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Commission Studies Status, Problems of Hispanic Secondary Pupils

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New York--Concerned that various national studies on the state of American education have neglected the problems of Hispanic students, a newly formed commission plans to issue its own report, timed for maximum exposure during this election year.

Several members of the National Commission on Secondary Schooling for Hispanics said the national studies of the nation's schools either failed to address or barely touched on the problems that plague Hispanic students--language difficulties, low representation in college, and in particular, higher dropout rates.

The 18-member panel plans to augment those studies, said David Vidal, its executive director. The commission has been visiting schools over the past few months and meeting with education and political officials in cities with large numbers of Hispanic students--including Los Angeles, Miami, and San Antonio.

"We will assess their recommendations as they relate to Hispanic students and will develop policy rec-ommendations of our own addressed to all levels of government," Mr. Vidal said.

"The other commissions," said Paul N. Ylvisaker, professor of education at Harvard University and co-chairman of the group, "assumed students in the future will be average, middle-class Americans. But demographics predict that the birthrate among the majority population will decline, and the student population of the future will be largely minority."

Mr. Vidal added that although language problems are widely acknowledged, "language is just one part of the many needs of Hispanic students."

"Most Hispanic students speak English, and their problems have more to do with educational policy and programs than language," he said.

Economic Concerns

The group's underlying philosophy, according to Mr. Vidal, is that "because a larger proportion of youth will be Hispanic or minority in the future, our economy will be more dependent on them. Your So-cial Security is going to depend a lot more on whether they have jobs, whether they learn. The times have changed; it is a sea change, and we are all affected."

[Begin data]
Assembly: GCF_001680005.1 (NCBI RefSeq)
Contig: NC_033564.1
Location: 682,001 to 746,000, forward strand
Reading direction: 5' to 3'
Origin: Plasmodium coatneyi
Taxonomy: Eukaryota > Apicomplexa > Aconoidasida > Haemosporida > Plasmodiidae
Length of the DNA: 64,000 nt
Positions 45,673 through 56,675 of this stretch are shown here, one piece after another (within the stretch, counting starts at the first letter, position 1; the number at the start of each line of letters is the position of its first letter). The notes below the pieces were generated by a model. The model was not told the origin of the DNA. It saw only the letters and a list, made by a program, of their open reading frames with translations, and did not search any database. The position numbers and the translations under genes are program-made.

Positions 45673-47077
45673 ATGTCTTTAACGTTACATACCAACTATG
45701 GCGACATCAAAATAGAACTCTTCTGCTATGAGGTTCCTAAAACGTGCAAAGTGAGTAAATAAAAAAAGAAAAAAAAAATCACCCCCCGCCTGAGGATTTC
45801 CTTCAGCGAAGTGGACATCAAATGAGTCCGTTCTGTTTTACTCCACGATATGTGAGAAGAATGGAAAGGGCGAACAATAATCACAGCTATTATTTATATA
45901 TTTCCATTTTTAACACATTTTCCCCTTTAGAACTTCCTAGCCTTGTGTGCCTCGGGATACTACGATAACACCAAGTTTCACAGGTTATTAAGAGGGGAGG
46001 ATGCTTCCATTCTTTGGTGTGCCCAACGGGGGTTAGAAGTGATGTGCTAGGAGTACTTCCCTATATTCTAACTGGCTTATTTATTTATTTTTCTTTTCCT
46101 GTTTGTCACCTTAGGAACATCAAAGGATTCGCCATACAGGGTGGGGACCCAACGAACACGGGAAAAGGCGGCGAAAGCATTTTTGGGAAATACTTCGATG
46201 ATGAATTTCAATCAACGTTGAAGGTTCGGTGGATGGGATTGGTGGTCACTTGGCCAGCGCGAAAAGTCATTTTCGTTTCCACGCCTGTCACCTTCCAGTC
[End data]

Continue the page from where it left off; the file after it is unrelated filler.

The privately funded group, established in October 1982, includes educators, corporate officials, and Hispanic activists. Following its final hearing, scheduled to be held this month in Chicago, the commission expects to issue a final report in June.

The members acknowledged that the release of their findings in June is calculated to provide maximum exposure during a Presidential election year. "We want to educate the American government to the need for a commitment to education," said Nathan Quinones, a member of the New York City Board of Education who serves on the panel.

The commission is supported by a grant from the Carnegie Corporation of New York.

The group is part of the Hispanic Policy Development Project, a Washington-based initiative that receives funds from numerous corporations and foundations.

Members of the commission are:

Mari-Luci Jaramillo, University of New Mexico and Paul N. Ylvisaker, Harvard University, cochairmen; Patricia V. Asip, J.C. Penney Company Inc.; Adrienne Y. Bailey, the College Board; Jean Fairfax, naacp Legal Defense and Educational Fund; The Rev. Patrick Flores, Archbishop of San Antonio; Josue N. Gonzalez, Chicago Board of Education; Richard R. Green, superintendent of schools, Minneapolis; Peter C. Hutchinson, the Dayton-Hudson Corporation; William L. Maloy, Naval Education and Training Command; William R. Marcussen, Atlantic Richfield Company; Nathan Quinones, New York City Board of Education; Angel G. Quintero-Alfaro, InterAmerican University; Robert A. Radeles, Homestake Mining Company; Anne Richardson, Reading Is Fundamental; Tomas Rivera, University of California at Riverside; Juan Rosario, Aspira of America Inc.; Dorothy Shields, afl-cio

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